Procede Software of San Diego, California provides a great example of a focused niche market VAR. They serve the automobile and heavy truck dealership market primarily in North America. The Procede Software Excede application, if deployed correctly, can serve every aspect of a dealership’s business without adding any other software product into the mix. This single benefit can add substantial cost savings to a dealership’s financial statement. 

A typical systems provider VAR does not have an in house developed solution that they derive profit from. A typical systems provider VAR depends on their “channel” reseller relationships to survive. Margins are made on the hardware and software that they promote and sell. The “channel” refers to the sales path that occurs from the big software or hardware company, to the systems VAR, then to the end user. The end user (your company) pays for software licensing and hardware, as well as reoccurring software and hardware support. 

The systems VAR’s intense focus on the reoccurring revenue model places it in direct conflict with business thinking. Businesses strive to eliminate reoccurring costs. Consequently, in recent years, a brilliant marketing tool has surfaced. It is called “Managed Services”.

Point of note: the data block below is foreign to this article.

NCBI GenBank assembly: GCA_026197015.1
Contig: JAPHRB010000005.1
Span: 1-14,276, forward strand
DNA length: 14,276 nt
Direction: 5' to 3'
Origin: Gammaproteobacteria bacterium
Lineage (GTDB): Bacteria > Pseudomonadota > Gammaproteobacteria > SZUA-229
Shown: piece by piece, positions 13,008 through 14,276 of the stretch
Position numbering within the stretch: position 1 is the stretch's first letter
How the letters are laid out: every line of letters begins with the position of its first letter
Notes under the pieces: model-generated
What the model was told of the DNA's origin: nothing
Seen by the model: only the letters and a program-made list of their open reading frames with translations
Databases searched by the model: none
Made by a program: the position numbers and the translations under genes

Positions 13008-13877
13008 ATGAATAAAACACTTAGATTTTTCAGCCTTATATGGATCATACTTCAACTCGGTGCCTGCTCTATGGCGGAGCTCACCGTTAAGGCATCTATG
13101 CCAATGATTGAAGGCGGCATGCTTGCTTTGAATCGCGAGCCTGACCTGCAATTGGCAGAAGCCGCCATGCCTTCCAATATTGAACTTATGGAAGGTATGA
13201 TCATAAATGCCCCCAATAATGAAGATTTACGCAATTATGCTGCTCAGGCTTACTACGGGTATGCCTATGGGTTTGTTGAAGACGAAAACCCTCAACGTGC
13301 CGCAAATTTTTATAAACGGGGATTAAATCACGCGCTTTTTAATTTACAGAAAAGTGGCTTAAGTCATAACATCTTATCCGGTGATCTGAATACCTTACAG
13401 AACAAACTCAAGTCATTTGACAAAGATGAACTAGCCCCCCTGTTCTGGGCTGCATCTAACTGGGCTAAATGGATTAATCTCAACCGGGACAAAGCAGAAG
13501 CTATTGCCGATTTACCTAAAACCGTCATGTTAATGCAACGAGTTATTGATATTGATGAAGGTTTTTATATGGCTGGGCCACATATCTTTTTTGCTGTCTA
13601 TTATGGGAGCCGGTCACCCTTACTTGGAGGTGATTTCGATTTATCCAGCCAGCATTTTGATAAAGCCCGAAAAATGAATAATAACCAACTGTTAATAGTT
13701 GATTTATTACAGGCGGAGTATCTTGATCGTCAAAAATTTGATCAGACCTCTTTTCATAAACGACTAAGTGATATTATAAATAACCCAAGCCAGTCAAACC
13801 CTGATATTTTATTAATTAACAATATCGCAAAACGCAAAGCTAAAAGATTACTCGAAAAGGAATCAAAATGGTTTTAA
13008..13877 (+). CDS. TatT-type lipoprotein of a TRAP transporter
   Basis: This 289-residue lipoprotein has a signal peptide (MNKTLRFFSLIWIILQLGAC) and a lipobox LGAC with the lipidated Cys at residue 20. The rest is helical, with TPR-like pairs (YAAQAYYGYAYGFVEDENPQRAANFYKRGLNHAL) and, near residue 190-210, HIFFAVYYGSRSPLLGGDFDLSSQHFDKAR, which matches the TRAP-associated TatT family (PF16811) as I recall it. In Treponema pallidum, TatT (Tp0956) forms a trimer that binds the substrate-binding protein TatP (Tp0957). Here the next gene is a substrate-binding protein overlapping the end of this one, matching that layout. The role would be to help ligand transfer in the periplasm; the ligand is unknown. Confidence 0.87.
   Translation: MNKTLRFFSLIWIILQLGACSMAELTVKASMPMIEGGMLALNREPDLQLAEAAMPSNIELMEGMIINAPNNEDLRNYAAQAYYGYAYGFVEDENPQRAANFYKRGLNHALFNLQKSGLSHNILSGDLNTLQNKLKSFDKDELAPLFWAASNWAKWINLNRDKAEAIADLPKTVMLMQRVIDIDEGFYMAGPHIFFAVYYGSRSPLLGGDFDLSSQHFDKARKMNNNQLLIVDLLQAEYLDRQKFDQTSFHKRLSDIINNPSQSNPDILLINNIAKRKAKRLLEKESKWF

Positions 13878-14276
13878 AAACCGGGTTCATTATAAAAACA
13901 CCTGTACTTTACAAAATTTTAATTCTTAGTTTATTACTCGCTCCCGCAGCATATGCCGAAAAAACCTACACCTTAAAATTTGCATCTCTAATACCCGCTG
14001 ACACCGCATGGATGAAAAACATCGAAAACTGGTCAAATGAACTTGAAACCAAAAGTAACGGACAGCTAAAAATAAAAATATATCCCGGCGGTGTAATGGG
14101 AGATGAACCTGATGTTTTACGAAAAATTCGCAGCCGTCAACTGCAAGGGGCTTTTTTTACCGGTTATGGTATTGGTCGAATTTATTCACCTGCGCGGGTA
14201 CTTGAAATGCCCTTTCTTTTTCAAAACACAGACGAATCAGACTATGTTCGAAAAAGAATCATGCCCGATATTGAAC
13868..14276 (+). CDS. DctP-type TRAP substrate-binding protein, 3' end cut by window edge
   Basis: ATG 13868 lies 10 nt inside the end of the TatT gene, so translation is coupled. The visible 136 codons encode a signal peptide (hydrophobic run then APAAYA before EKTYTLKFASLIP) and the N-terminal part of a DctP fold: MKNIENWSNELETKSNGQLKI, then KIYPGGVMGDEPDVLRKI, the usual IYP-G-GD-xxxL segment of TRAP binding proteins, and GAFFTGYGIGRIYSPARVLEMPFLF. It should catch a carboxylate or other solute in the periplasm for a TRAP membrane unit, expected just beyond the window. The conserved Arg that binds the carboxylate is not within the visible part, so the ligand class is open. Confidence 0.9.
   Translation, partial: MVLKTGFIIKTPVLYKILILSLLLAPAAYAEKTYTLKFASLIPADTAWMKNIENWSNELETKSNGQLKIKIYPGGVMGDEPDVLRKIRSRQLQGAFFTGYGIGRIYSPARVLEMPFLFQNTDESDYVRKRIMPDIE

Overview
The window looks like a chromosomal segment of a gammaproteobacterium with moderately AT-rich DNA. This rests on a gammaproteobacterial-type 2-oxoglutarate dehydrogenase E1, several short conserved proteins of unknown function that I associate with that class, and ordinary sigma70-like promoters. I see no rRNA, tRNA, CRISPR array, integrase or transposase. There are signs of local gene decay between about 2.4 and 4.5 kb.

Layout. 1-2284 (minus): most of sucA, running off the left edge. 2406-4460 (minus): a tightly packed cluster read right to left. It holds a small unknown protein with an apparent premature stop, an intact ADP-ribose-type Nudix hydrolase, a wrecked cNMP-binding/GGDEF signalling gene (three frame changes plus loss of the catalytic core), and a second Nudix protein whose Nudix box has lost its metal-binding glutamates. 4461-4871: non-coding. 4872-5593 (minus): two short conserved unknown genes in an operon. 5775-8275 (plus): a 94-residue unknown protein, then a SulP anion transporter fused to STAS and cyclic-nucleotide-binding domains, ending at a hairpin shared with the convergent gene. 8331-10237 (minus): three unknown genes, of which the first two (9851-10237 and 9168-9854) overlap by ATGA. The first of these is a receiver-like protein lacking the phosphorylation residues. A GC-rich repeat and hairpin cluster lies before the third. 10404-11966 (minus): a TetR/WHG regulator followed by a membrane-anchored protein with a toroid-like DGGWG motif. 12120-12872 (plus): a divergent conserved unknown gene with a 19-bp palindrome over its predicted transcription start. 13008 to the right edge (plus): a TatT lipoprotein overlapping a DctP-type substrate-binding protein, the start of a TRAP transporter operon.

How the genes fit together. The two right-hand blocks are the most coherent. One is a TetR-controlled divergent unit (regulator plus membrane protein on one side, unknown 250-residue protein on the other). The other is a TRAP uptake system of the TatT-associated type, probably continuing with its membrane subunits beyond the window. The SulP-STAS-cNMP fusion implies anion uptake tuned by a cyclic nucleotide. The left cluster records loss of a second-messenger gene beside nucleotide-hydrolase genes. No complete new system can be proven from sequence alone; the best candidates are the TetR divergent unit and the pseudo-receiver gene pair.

The “Managed Services” hype promises trouble free computing and round the clock support. However, the words “Managed Services” are simply not enough for your business. 

Your business may have been around for a while or you might have just started up. Your computers and printers may have been networked for some time. You might even have 40 or 50 desktops and a couple of servers, or you might have just purchased new equipment and used this guide to formulate a systems plan, then deployed your systems plan yourself. Regardless where you are in your business, you face similar systems challenges. 

By now, you are certainly receiving mountains of “Managed Services” literature and scads of email urging you to sign up for the latest service plan. Whatever your computer, printer, server, network, systems situation, it is time to take the next step.

Forget about “Managed Services” and think CUSTOMER SERVICE